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Jordan Pasco on Disasters and Social Change

Event Type
Asian American Studies Department
Levis Faculty Center, Room 210 919 W. Illinois St., Urbana
Sep 17, 2024   3:00 pm  
Originating Calendar
Asian American Studies

As Covid-19 case numbers ticked up, George Floyd was killed by police. Masked protesters burst onto the streets of Minneapolis, then spread to New York City, to Portland, to the world entire. Later, disinformation flourished about a stolen election, culminating in thousands storming the U.S. Capitol. 600,000 Americans dead; the largest protest mobilization in U.S. history; an attempted insurrection.  Is it coincidence that this all happened in less than a year?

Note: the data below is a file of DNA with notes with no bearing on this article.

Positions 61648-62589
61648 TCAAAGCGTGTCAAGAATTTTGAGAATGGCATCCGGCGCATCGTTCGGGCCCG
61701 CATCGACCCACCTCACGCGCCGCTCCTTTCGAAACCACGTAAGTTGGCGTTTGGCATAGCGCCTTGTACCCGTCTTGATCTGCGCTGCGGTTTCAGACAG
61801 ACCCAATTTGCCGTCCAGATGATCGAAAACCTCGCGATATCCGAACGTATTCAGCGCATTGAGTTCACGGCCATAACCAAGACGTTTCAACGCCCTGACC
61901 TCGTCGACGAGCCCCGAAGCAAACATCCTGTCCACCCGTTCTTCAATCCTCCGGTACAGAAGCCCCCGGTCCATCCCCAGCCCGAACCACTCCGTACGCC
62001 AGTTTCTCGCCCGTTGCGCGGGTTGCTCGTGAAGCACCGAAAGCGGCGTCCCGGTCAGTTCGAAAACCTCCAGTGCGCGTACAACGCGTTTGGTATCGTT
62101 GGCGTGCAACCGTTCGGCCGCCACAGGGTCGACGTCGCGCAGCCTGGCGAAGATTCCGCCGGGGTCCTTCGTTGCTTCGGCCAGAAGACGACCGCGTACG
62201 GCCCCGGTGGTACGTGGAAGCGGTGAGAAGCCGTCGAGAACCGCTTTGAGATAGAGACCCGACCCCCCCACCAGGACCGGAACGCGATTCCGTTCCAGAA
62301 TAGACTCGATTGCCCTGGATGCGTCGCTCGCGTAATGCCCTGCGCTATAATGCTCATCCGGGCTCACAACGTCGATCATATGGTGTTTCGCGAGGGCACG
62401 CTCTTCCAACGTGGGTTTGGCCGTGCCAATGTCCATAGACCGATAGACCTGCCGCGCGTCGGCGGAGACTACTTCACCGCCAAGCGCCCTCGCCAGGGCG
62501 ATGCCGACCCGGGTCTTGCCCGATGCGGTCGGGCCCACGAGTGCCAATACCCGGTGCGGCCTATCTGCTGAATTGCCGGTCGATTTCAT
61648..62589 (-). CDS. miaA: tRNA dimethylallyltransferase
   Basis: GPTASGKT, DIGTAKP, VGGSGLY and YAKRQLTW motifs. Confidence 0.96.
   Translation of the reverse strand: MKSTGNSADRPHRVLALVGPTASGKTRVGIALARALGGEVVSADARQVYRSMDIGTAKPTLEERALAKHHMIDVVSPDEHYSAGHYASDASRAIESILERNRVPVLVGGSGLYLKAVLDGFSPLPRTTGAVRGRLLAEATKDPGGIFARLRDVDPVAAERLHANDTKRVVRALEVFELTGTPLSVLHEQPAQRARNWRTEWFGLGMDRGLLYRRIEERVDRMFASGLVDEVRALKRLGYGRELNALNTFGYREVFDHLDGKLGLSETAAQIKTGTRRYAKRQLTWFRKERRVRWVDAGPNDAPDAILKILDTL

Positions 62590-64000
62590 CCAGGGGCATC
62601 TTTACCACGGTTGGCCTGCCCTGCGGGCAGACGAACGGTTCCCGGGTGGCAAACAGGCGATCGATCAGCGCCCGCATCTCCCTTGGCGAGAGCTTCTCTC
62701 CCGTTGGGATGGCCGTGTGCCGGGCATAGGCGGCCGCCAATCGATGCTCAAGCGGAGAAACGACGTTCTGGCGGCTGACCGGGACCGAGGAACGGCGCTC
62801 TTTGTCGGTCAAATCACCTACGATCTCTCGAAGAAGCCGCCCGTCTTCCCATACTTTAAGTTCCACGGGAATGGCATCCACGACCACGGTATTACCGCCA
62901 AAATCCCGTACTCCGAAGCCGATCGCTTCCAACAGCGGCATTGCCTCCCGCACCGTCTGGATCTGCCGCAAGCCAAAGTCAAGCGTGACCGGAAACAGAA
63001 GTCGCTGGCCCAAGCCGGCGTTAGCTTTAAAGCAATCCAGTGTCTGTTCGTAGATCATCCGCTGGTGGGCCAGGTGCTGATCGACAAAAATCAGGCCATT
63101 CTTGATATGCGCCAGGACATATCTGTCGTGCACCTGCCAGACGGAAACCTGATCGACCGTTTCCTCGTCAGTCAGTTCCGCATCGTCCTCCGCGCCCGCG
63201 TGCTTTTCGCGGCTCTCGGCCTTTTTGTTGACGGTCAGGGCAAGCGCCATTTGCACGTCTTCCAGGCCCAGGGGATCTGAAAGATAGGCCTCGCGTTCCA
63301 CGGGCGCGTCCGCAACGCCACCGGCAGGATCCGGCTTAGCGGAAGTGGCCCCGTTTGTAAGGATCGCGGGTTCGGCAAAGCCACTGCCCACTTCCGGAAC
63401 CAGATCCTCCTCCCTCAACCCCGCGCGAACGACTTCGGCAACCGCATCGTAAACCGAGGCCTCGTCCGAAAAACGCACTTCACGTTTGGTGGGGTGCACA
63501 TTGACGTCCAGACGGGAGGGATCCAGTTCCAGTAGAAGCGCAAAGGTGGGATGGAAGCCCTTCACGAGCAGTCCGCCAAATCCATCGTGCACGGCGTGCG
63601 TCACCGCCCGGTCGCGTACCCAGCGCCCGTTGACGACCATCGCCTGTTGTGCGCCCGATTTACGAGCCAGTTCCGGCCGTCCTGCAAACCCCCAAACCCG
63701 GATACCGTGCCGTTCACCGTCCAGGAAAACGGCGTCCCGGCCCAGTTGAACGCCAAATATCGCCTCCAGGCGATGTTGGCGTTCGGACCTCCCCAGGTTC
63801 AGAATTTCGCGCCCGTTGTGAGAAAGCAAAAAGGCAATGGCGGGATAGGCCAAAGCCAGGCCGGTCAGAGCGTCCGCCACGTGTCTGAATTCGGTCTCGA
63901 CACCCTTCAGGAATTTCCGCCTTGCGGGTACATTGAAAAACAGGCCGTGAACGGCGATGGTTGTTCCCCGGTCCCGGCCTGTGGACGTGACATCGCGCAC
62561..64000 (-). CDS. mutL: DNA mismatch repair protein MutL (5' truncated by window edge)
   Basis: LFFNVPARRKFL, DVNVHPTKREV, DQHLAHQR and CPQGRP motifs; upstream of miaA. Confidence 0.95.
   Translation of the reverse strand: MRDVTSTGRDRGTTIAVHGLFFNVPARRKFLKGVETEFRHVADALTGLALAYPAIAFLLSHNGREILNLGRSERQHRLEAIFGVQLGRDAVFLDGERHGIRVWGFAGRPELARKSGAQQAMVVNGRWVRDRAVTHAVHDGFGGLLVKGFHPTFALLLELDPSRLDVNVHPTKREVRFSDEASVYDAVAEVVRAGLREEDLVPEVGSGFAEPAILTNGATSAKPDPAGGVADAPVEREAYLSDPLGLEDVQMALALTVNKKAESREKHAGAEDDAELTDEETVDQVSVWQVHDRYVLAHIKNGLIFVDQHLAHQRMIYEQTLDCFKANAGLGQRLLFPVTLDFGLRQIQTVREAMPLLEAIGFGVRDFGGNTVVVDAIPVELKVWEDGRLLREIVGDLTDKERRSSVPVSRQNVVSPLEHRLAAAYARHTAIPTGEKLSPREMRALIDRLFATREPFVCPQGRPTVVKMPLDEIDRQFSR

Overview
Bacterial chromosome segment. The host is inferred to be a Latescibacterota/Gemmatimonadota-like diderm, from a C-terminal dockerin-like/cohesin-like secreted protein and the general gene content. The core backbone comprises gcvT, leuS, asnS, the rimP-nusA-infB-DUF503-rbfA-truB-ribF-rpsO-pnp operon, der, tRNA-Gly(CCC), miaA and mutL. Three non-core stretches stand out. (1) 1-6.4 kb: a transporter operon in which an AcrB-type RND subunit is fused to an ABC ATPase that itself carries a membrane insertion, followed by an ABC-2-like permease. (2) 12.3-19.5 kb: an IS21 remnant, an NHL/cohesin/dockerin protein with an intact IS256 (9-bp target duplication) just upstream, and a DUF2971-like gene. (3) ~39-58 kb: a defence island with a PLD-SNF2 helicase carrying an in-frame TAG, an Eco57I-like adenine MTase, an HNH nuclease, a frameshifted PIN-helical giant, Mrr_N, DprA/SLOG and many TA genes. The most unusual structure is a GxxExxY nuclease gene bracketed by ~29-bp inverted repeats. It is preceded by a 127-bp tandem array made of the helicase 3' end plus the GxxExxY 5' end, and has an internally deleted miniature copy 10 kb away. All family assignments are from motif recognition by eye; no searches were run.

Beyond their physical impact, disasters assault our certainty and shape a narrow space to alter the structure of what we believe. That change can lead us toward disinformation and authoritarianism, or it can lead us toward greater solidarity and human rights. It all depends on the choices we make as we live through crisis; on how, in fact, we choose to know each other.

In this talk, Jordan Pascoe draws on the resources of feminist philosophy to explore how disasters trigger social change – in both progressive and authoritarian ways. By examining how people learn from one another in disaster contexts, and how this learning can shift longstanding practices of collective knowing, she explores how and why disasters generate social change, and how disaster policy can shape that social change. 

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